Swallowing bulbs for blurbs

If you’re an author, getting a decent review of your book is exciting. Asking for one, however, is one of the most daunting experiences I ever had, particularly because the book was yet-to-be-published at the time. But I have been lucky to get some line reviews and blurbs from eminent authors and critics for The Heaving Pavement. Some people have asked me how I got them and I only have one answer: Simply ask, but ask nicely. And that’s what I did. And then it was weeks and months of feeling like I’d just swallowed the biggest light bulb in the world.

The first review came about as part of a response to my failed entry in a writing competition held by a writers’ festival. When I received the rejection letter, I realised how helpful and encouraging the feedback was from the festival director and immediately asked if I could use it instead as a blurb for my upcoming book. The swift response? A resounding, ‘yes’! This gave me the confidence to draft ‘nice-sounding’ and professional-looking letters to other authors—some I’ve known as professional mentors, the others I didn’t know at all—and farmed them out with a view to eliciting some line reviews. The end result ended up on the back cover and internals of The Heaving Pavement. It feels great to know that there are writers and critics out there who would do the simple (but very important and selfless) act of supporting an unknown literary kin. Just recently, a famous and brilliant poet/editor/critic offered a blurb to my soon-to-be-published book. And I am extremely grateful and honoured for their support.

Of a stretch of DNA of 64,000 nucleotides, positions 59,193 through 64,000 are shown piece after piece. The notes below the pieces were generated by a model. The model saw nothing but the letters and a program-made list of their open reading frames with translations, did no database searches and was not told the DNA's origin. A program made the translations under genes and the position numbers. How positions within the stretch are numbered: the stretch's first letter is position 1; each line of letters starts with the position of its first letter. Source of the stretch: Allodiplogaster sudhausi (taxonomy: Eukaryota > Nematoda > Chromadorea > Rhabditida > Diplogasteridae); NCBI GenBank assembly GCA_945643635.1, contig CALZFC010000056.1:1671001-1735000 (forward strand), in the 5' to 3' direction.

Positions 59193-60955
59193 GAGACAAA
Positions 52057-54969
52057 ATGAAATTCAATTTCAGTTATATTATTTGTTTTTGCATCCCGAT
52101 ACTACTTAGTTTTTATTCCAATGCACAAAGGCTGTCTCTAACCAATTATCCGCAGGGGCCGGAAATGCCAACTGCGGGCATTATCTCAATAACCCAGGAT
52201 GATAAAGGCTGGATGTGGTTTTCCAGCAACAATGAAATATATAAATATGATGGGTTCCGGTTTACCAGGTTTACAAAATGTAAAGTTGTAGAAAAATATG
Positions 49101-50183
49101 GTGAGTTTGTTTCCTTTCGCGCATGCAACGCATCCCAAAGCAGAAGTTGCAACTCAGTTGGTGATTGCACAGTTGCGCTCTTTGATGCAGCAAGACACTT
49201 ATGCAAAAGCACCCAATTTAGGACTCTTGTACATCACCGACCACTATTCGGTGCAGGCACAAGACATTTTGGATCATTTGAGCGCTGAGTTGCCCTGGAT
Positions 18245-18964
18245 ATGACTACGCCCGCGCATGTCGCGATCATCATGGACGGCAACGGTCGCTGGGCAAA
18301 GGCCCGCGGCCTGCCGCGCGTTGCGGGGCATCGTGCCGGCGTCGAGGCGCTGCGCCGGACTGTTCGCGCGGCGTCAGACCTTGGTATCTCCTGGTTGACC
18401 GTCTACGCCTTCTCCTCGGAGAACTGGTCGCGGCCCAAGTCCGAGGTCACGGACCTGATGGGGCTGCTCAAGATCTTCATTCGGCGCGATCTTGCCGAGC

Now I’m not going to tell you the proper way of getting book reviews and blurbs because I simply don’t know the answer to it. What I know is that you have to ask nicely and professionally, particularly those who know the art and craft of writing. It also helps if the authors you’re asking the reviews from are writers in the same genre or form. The worst or least that could happen is that you don’t get a response. And then you just move on. Don’t be smug and arrogant. Don’t be demanding or annoying. Keep in mind that there’s no obligation on their part to provide you with a blurb or review, even if your book is great (or so you think) or a potential bestseller (or so you think). So to receive them in good faith should be cause for an outpouring of gratitude and humility on your part as an author.

As for the light bulb inside me, it’s still glowing like a star.

THP Back Cover

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